I am back on Block Island. The Block Island Peace Project is happening, continuing, and attendance is good. [Scroll down on the Library website] Coincidentally my friend Jane Baumann, mother of our Library Director Kristin, told us about a great Program called I’ve Got a Song. I have just been to it, learned a lot of US history I had previously just heard about, the quite horrible and frightening McCarthy era of the 1950s, and also heard some wonderful and inspiring singing. [It did remind me of some of the injustice and fear in Northern Ireland, I confess I cried.] And I stood up during the last song, “Stand Up”. Do listen to Nancy Hood singing “My Loved One” [below] written for the Rosenberg’s who were arrested as soviet spies and executed during that time. Be prepared to cry. [Whether or not the Rosenbergs were guilty or witch-hunted, the song speaks for all who are hounded by cultural scaremongering, division and paranoia.]
In the program Nancy describes her childhood in a family under threat because of her parents’ political beliefs, her father was a communist, and also a pacifist. The guitarist Barry Brown accompanies her and narrates the history. Together, they tell an affirming story, full of the nastiness that has been and still is, but filled with love, hope and generosity. It helps me remember that all over the world, always, there are people who do struggle against injustice, and work for peace, equality, and rights for all. It is also just over two weeks ago that I was in Edinburgh and listening to Rowena Arshad’s inaugural lecture: “Scotland: The challenge of realising inclusive education when it comes to ‘race’.” Rowena and I were colleagues before I retired, and in all those years of work on what is now called “Social Justice” [we started out as Equal Opportunities if I remember right] we often talked about standing up, or speaking up, or just showing somehow that we believe we all matter. We also thought and discussed how to do it, not unnecessarily endangering oneself, or one’s family, job and income. How do we stay as safe as possible, even in difficult situations, or scary ones. Keep alert, be open to the good sides of everyone, find a friend, use a union, recognize the context you are in, and how others might see you, etc. I have found myself acting more and more often, as one never knows what sort of situation will arise.
Help! TEN DAYS AGO IN EDINBURGH, I STOPPED A FIGHT ON THE STREET.
Yes, really. I was simply minding my own business walking down Clerk Street, when a group just in front of me erupted on to the pavement shouting and yelling. I saw a long-haired woman screaming, and there were two men, one a biggish tough looking man in a dark jacket, the other wearing a pristine white Adidas zippered jacket who was tall and lean. I think they came out from Hill Place, and there were a lot of other people around as there is a bus stop near, just beside the Lidl store. Having recently been energised by Rowena’s lecture and the Peace Project, faster than I can write, I remembered all the “rules of engagement” and as they went through my head, at that moment the man in the dark jacket hooked his leg behind Adidas man’s knee and they both went down on the road into Hill Place, the dark man on top, ready to punch. I went within a yard of them and said something I don’t remember, like. “Stop that, that won’t sort anything, get up … “ I was feeling absolutely nuts, and ready to run, but at the same time totally aware that I was the only person who could do this. I had the shock value of stepping up AND the non-threatening appearance. To them, I would be a “wee biddy”, a granny, only just over 5 foot tall, a bit plump, grey hair, and the ‘teacher’ voice, not screaming, just saying. IT WORKED. The dark jacket guy halted, looking at me, puzzled. The Adidas man was equally surprised, but was released, and got his feet under him, and as he struggled up another woman I had not seen before stepped out from the crowd around and grabbed his adidas hood. She obviously knew him, and she sort of frog-marched him away. He kept turning back to the screaming woman, who might have been the cause of it all, but how would I know the back story, demanding “I jist wan my claes”. [For the non-scot reader, that is “I just want my clothes”]. The dark guy kept a menacing attitude, but was standing back, though the screaming woman would have egged him on to continue the fight if he would. The hood holding woman was terrific, she kept talking Adidas man down, and took him off over the street towards Nicolson Square. And everyone, including me, went about their business. Excitement over. But, I think I did it, made the space for hood-holding woman to defuse Adidas man and get him out of it.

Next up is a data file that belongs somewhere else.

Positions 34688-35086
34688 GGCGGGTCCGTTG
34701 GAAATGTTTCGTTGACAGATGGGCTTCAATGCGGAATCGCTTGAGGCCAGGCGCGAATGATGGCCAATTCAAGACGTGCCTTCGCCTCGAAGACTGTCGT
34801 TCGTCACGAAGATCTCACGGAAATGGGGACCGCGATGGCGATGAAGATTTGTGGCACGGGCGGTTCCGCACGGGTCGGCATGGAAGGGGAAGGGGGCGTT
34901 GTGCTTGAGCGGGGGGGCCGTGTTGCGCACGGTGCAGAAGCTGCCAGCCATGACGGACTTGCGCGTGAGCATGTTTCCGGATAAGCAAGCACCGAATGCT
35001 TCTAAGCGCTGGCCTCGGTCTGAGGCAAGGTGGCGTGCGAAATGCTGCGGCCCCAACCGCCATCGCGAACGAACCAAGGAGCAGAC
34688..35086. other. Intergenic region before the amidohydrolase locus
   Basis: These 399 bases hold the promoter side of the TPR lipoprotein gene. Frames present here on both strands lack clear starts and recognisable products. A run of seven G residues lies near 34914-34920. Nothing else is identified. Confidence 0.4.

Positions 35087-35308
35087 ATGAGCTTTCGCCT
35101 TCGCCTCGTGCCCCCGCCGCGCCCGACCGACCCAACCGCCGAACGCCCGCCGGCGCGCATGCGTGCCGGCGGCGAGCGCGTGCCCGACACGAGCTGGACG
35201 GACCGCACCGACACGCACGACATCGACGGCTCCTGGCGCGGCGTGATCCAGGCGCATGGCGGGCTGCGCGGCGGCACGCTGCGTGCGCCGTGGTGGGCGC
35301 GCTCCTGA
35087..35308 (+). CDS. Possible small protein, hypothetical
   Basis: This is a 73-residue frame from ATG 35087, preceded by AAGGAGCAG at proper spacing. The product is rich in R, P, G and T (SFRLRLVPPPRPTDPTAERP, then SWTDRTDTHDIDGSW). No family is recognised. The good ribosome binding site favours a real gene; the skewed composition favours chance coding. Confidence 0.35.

I am telling this partly for me, the adrenalin was up, so it is therapy, but mainly I want to share my gratitude that feels like the kind of gratitude that Nancy Hood was showing in her program. If I had not had the parents I had, if I had not been working for years, thinking strategies, getting involved, above all learning how to see a context as wholly as possible, especially how others will see me, I would not have known how to step out and say “Stop That”. But I did know how, and I hope Adidas man got his clothes back, and I hope screaming woman found someone who helped her hysterics. At least, none of them killed each other. And, it was Scotland, no guns.
How or when US will learn … that is another story. I did not know how frightening a place it was during the McCarthy era. It is becoming scary again, and injustice exists in far too many ways. I hope everyone will try to stand up now, in whatever way they can. It’s not always dramatic, though even the small ways are testing, make one a bit scared of consequences. What is amazing, is that one learns, and keeps on learning, and that feels really really good.